April 23rd is believed to be the date on which Shakespeare was born in 1564 as well as the date on which he is believed to have died in 1616.
On the occasion of the four-hundredth anniversary of William Shakespeare’s death, New Yorker writers share their experiences of reading, watching, studying, performing, memorizing, and falling in love with the work of the Bard.
Here is the first of several reflections shared by New Yorker writers.
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One of my most memorable encounters with Shakespeare took place in the Taurus Mountains, in 2012, where I was reporting a story about the Arslanköy Women’s Theatre Group, a rural Turkish theatre company, founded in 2000 by Ümmiye Koçak, a forty-four-year-old farm worker with a primary-school education. Koçak wrote most of the group’s plays herself—they were about village life—but she was also really proud of having once played the title role in her own adaptation of Hamlet, titled “Hamit,” in 2009. Hugely popular in the village of Arslanköy, Hamit went on to tour several Turkish cities. They staged the graveyard scene using pumpkins for skulls. The women still talked about Hamlet all the time—about what Hamlet’s problem had been.
Anyway, one night, after I had been hanging out with Koçak and the village women, who were shooting their first feature-length movie (based on a script by Koçak), I drove back to the hotel where I was staying, in the nearby city of Mersin. It was a weirdly fancy hotel, with a glass globe on the ceiling that could light up in all different colors—you controlled it with a remote control. It could change to something like thirty-six different colors, and there was a strobe function. I remember lying on the bed under pulsing disco lights, eating a fruit basket that someone had sent to my room by mistake, and buying Hamlet on my Kindle, just to see what in there had been so captivating to the village women.
To be honest, a tiny part of me had worried that they were only (“only”) excited about “Hamlet” because it was famous, and Western, and the very opposite of what people in their village thought that they, Turkish peasant women, were capable of. But when I reread Hamlet after spending a few days with the women, and read some of the other plays that Koçak had written, it was immediately clear what had resonated for them. Koçak’s own plays are on the melodramatic side; they’re about the terrible plights of village women, about kidnappings and forced marriages and repeated pregnancies and bad harvests, about hunger and abusive husbands and suicide, and about the village school as somewhere that can protect you or maybe save you—to an extent. When I read Hamlet that night, it seemed to me to be all about the question of whether it’s worth it to be alive, when life means a tangled, intractable, inherited morass of painful family stories and family responsibilities, about whether education can really pull you out or whether you have to leave the university and go back to Elsinore. What struck me most of all was a small thing: the number of metaphors related to farming and the agricultural life style. Carrying firewood, in particular, is a big theme in Koçak’s work—the women carry the wood, on their backs, in the snow. And then there it was, in “To be, or not to be”: “Who would fardels bear, to grunt and sweat under a weary life?” And I thought, Well of course. Life for the village women is a process of wringing a living out of the earth—that’s a metaphor for me, today, with my fruit basket, but for hundreds of years it was real, for everyone—that’s what life was.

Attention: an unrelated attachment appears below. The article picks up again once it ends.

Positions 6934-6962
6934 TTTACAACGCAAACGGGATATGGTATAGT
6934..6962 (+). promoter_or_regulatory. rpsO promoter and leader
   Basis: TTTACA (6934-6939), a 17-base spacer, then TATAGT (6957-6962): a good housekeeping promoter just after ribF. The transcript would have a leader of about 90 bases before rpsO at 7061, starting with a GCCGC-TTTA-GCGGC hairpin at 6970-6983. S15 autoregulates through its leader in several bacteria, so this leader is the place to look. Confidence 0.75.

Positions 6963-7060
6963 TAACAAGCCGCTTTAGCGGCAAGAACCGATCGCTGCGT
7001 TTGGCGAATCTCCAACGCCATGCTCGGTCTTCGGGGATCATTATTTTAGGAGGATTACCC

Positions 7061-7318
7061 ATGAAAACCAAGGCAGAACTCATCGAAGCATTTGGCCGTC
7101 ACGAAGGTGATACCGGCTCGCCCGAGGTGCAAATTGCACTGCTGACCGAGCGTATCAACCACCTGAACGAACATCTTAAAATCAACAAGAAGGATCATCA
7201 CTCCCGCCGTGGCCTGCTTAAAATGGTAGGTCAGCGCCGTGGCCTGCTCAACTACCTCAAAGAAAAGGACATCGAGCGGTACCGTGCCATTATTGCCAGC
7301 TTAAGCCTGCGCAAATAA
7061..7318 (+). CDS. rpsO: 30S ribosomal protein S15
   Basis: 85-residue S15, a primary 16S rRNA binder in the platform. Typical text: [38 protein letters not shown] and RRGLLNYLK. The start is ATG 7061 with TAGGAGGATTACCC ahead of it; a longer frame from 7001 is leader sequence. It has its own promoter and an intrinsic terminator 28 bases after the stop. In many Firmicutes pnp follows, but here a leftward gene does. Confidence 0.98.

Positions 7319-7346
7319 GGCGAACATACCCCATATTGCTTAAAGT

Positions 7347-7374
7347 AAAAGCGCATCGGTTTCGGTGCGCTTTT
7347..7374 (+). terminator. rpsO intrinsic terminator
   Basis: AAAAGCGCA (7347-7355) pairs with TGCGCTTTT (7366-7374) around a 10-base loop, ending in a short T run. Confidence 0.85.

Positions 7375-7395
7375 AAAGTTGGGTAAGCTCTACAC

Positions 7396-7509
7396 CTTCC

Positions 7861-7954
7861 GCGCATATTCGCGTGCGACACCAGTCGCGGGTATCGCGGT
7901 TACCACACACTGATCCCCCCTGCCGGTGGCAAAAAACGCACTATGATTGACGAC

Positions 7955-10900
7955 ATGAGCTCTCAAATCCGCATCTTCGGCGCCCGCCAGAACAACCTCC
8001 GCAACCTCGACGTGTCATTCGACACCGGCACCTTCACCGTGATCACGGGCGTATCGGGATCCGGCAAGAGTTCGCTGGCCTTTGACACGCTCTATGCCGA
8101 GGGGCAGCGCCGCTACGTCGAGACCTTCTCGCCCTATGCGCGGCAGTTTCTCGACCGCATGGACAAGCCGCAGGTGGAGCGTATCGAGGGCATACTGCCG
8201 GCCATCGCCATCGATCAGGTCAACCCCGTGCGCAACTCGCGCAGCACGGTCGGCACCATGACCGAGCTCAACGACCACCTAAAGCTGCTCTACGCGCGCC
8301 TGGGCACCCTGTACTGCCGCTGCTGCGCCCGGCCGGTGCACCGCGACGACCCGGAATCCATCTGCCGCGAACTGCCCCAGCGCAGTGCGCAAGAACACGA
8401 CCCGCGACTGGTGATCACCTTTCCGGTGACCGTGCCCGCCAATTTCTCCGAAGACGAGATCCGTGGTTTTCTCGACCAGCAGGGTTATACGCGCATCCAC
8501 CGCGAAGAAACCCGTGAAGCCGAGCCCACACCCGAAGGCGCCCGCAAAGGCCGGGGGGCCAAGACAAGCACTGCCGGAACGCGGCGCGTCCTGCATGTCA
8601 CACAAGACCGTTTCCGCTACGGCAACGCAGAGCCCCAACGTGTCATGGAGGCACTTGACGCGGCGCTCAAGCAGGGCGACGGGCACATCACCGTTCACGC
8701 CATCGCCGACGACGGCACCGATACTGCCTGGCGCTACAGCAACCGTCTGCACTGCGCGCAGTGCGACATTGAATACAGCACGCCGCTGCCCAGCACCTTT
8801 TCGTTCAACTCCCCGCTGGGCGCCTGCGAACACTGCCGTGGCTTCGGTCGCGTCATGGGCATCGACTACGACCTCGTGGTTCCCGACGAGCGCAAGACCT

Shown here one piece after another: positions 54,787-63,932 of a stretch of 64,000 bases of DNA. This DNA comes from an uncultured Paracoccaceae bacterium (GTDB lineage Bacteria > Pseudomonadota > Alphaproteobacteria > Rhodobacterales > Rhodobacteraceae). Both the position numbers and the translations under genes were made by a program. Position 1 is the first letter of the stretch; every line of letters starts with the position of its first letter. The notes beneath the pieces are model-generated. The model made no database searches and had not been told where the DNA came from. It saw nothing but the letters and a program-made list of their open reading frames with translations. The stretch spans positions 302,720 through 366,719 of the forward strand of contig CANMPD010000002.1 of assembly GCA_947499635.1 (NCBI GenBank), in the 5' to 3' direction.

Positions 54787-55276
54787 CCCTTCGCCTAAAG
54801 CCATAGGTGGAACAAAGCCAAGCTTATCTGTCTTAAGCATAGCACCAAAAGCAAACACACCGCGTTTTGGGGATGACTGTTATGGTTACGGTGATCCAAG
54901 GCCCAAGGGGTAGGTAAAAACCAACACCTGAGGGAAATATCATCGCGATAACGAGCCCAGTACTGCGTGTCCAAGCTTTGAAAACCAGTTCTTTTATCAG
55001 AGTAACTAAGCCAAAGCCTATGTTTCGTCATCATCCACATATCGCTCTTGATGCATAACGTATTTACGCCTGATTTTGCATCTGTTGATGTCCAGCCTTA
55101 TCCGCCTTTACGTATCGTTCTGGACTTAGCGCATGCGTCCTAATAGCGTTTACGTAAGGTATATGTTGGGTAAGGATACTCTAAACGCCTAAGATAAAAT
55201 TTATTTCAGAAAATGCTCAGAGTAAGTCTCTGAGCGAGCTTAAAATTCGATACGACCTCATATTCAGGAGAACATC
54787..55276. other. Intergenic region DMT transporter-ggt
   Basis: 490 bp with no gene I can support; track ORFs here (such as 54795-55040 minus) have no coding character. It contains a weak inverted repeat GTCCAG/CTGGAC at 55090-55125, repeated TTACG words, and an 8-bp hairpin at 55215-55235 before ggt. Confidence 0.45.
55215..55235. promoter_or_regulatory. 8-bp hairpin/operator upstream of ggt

Sometimes I get annoyed when people talk about the universality of great literary geniuses, for reasons I won’t go into, and yet there truly are some works of literature that have come down to us, works that tell rich and highly specific stories, in ways that somehow, magically, resonate in equally specific ways with people from the most different circumstances. If Shakespeare could have seen the Arslanköy production of Hamit—and who knows? Maybe he did, out there in the “undiscovered country,” among the pumpkins and the skulls—he would have understood it, and felt proud.
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Here is a direct link to the complete article.
Elif Batuman has been a staff writer at The New Yorker since 2010. Her first book, The Possessed: Adventures with Russian Books and the People Who Read Them, was a finalist for the National Book Critics Circle Award. Her stories have been anthologized in the 2014 Best American Travel Writing and the 2010 Best American Essays collections. She is the recipient of a Whiting Writers’ Award, a Rona Jaffe Foundation Writers’ Award, and a Paris Review Terry Southern Prize for Humor. Batuman holds a doctoral degree in comparative literature from Stanford University. From 2010 to 2013, she was writer-in-residence at Koç University, in Istanbul. She lives in New York.